The dog days of summer are officially here, but it's never too hot to talk some hockey.

Capitals Insider Tarik El-Bashir and Capitals correspondent JJ Regan are here to help you through the offseason doldrums. They will discuss key questions facing the Caps for the upcoming season as Washington prepares to defend its title for the first time in franchise history.

Today's question: Will the Caps suffer a Stanley Cup hangover?

Tarik: The term ‘Stanley Cup Hangover’ exists because, well, it’s a real thing. And the Caps, like all teams that battle into early June, are vulnerable to suffering from it next season.

Why? Think about it. No. 1, the core group just completed the longest season—106 games—of their lives (and, somewhere, the party is still going). No. 2, the top guys aren't exactly a bunch of spring chickens. No. 3, human nature.

A little more on that last one. Alex Ovechkin and Co. have spent the entirety of their professional hockey careers chasing Lord Stanley’s Cup. And now they have it. At long last. Hoisting the Cup was as much a moment to cherish as it was a gigantic relief for a team that had been labeled perennial underachievers. Shifting gears from that feeling of satisfaction and accomplishment back to hunger and determination is difficult.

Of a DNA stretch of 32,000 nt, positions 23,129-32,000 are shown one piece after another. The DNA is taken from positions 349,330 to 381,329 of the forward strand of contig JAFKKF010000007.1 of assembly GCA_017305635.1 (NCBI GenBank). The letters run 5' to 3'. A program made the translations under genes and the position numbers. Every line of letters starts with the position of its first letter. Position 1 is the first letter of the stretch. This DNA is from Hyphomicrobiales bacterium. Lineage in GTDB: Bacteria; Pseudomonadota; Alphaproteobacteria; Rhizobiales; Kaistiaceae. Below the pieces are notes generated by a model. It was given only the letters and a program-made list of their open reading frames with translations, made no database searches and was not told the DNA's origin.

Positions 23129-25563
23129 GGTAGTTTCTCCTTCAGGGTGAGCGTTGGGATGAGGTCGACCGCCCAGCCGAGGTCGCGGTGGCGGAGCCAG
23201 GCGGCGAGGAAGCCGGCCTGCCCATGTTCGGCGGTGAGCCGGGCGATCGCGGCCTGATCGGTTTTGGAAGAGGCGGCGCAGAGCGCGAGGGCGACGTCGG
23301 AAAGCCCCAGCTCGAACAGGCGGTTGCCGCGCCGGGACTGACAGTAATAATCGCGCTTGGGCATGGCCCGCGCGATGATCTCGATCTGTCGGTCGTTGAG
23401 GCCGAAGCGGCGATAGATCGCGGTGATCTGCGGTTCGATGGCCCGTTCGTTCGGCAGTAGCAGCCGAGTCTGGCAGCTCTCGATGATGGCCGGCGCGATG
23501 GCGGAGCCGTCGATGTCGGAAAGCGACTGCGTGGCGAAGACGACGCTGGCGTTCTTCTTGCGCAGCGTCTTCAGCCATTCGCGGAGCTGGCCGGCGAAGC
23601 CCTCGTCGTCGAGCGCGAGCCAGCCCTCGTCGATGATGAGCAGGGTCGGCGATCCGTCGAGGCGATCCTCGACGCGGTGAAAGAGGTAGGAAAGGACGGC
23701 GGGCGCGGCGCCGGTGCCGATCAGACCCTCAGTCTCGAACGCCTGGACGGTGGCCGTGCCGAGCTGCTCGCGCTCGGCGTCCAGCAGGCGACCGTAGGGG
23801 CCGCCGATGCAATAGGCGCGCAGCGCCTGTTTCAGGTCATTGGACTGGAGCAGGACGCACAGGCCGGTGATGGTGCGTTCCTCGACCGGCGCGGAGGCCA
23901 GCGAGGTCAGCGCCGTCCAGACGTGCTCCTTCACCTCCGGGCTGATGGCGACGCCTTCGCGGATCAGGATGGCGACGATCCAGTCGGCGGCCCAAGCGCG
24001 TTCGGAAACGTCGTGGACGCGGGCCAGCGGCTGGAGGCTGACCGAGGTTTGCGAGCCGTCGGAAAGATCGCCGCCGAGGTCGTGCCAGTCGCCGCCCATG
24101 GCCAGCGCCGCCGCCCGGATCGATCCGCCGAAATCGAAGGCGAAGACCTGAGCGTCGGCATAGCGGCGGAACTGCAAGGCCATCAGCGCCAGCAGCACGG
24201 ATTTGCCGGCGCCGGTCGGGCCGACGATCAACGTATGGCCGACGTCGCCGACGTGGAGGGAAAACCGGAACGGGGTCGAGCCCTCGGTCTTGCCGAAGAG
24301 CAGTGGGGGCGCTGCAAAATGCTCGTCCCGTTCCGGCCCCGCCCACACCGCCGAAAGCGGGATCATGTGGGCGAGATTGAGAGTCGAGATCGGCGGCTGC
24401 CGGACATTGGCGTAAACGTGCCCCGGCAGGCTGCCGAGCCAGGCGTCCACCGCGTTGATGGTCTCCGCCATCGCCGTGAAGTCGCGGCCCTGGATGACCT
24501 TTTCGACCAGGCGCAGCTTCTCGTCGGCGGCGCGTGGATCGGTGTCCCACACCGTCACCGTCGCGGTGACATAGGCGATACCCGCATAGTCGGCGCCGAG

Something else that worries me a bit? They don’t have experience dealing with a truncated offseason. Rest and recovery matter. And they aren’t going to get much of either this summer.

All that said, they don’t have to stumble through the 2018-19 season. If you're looking at things from the optimist's point of view, the Cup run did something for Ovechkin and his teammates that none of the previous failures could: It showed them EXACTLY what it takes to play deep into the spring.

Eleven out of 12 forwards from the championship squad are expected back. Five of six defensemen and the goalie are returning, as well. Sure, they’ve got a new head coach, but he’s been here for four years already, giving him a huge advantage over a bench boss who’s starting from scratch. So there’s continuity and chemistry already built in.

I look at it like this: The core guys who’ve been around a while—Ovechkin, Backstrom, Carlson, Holtby, etc.—have a rare opportunity before them. After coming up short for so many years, they’ve been gifted an extraordinary chance to make up for lost time over the next 12-24 months. In fact, Ovechkin, Kuznetsov, Backstrom, Oshie, Eller, Carlson, Niskanen, Orlov, Kempny and Holtby have two more years together, as a core, before the next round of tough decisions will need to be made.

But it’s going to be up to them. Are they going to be satisfied with one Cup? Or will they get greedy? I’m betting on the latter.

Regan: The Capitals could enter next season hungry, motivated, in the right mindset, completely prepared in every way to avoid a Cup hangover and it may still happen. Why? Because the Capitals (and Vegas for that matter) will enter next season with less time to rest, recover and prepare after a grueling playoff run than any other team in the NHL.